dvdisaster Version 0.72.5 / 0.79 (devel-3)
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General questions and answers

1.1 How is "dvdisaster" pronounced?

1.2 What are quality scans and why don't you support more?

1.3 Is dvdisaster compatible with future releases?

1.4 Augmented images have the error correction data appended at the end of the medium. Isn't that a bad choice?

1.5 What's the difference between image based and file based data recovery?


1.1 How is "dvdisaster" pronounced?

Since the word stems from the english language, simply spell "dv" before saying "disaster". Perhaps "dee-vee-disaster" is a suitable phonetic circumscription.

1.2 What are quality scans and why don't you support more?

Optical media have a built-in error correction which is similar to the method used in dvdisaster. Some drives can report the number of errors corrected while reading a medium. This provides a rough estimate of the writing and media qualities.

Since dvdisaster is free software, it can only include code and information which can be redistributed freely. This is currently true for C2 scanning of CD media, which is officially standardized and has free documentation available.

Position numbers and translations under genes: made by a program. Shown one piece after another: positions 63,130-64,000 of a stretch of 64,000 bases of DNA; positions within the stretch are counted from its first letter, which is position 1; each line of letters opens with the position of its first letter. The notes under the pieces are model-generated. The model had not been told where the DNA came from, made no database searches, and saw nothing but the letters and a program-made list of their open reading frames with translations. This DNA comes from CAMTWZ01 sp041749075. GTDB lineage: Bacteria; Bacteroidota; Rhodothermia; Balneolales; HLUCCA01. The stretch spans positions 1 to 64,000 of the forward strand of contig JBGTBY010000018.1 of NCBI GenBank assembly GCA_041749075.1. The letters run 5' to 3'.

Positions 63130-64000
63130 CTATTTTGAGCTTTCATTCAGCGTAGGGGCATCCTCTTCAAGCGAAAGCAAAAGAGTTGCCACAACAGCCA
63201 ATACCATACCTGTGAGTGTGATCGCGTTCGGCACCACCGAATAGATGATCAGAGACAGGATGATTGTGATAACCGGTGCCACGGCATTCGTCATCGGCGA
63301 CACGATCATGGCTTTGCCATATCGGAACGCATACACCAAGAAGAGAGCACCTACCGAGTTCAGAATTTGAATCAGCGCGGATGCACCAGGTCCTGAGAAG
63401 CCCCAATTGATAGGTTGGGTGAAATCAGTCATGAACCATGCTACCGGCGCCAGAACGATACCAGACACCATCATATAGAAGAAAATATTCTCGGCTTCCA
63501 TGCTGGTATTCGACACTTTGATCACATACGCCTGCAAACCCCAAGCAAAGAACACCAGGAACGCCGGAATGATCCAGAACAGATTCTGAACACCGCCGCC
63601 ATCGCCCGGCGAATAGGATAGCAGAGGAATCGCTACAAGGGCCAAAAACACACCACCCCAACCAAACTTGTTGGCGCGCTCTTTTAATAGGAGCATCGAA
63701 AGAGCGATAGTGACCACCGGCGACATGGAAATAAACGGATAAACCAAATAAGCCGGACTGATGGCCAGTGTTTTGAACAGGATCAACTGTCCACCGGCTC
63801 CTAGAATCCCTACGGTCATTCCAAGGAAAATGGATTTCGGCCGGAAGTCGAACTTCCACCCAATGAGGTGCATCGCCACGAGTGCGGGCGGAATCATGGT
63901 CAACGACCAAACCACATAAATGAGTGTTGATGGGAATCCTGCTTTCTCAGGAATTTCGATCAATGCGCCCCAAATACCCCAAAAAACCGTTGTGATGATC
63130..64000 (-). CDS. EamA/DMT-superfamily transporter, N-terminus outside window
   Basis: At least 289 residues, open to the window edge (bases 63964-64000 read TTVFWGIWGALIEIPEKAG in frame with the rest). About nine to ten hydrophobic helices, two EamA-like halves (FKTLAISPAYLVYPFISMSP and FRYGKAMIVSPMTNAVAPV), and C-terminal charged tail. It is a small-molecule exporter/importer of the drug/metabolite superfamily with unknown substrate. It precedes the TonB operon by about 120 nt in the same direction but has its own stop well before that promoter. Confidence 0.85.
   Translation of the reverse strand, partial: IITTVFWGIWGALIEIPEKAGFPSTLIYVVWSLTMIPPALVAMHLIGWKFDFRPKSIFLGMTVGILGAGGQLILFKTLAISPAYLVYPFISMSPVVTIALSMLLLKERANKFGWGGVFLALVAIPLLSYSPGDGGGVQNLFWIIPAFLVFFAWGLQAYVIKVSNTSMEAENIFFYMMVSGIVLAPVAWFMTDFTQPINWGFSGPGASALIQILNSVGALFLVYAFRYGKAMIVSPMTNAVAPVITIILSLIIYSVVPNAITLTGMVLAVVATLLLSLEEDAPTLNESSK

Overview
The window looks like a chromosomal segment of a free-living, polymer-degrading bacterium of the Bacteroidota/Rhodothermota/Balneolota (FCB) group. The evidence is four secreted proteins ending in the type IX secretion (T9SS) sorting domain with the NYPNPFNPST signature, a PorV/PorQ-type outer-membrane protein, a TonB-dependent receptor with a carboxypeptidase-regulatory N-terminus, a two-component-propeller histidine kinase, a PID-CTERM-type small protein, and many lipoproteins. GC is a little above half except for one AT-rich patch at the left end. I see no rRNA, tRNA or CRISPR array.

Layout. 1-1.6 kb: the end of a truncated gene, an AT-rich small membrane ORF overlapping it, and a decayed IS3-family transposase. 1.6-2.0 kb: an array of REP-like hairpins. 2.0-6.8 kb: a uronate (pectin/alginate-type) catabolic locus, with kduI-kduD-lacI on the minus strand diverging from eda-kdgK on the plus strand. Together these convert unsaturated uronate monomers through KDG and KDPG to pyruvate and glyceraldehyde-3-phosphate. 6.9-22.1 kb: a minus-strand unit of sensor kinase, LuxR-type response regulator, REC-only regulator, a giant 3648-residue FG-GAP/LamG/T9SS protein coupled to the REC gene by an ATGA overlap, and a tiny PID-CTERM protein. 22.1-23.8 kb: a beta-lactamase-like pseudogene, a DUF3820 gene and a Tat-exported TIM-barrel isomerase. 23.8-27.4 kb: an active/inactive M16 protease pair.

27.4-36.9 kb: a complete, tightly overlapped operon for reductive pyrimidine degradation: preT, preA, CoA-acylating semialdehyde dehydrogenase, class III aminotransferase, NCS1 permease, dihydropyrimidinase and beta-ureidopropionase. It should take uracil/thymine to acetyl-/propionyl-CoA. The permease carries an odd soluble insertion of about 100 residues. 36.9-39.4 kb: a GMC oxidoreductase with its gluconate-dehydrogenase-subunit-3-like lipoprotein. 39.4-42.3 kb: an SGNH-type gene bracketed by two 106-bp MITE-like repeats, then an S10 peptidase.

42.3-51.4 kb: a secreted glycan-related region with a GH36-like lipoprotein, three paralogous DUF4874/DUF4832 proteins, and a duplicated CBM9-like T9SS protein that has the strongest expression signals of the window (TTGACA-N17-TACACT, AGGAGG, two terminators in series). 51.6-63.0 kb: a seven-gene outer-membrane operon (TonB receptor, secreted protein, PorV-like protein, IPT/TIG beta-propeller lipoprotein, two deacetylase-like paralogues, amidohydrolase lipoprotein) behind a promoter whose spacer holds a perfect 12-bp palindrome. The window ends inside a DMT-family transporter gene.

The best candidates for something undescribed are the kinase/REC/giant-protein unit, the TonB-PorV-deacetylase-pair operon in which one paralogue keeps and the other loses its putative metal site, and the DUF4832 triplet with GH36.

On the other hand, DVD quality scans ("PI/PO scans") are not standardized. Those drive vendors who support it are using proprietary programming interfaces. The respective specifications seem not to be available for use in free software. So we must patiently wait until manufacturers understand that having free software available for a drive will sell more drives.

1.3 Is dvdisaster compatible with future releases?

Yes, dvdisaster files are intended for an archival time of many years. When upgrading to a newer version of dvdisaster you can continue using images and error correction data created from previous versions. There is no need to recreate them again.

1.4 Augmented images have the error correction data appended at the end of the medium. Isn't that a bad choice?

No. First a bit of terminology: If we augment 80 bytes of user data with 20 bytes of error correction data, we get an "ecc block" comprised of 100 bytes. Now take the following into consideration about the ecc block:

  1. The position of the error correction data within the ecc block does not matter.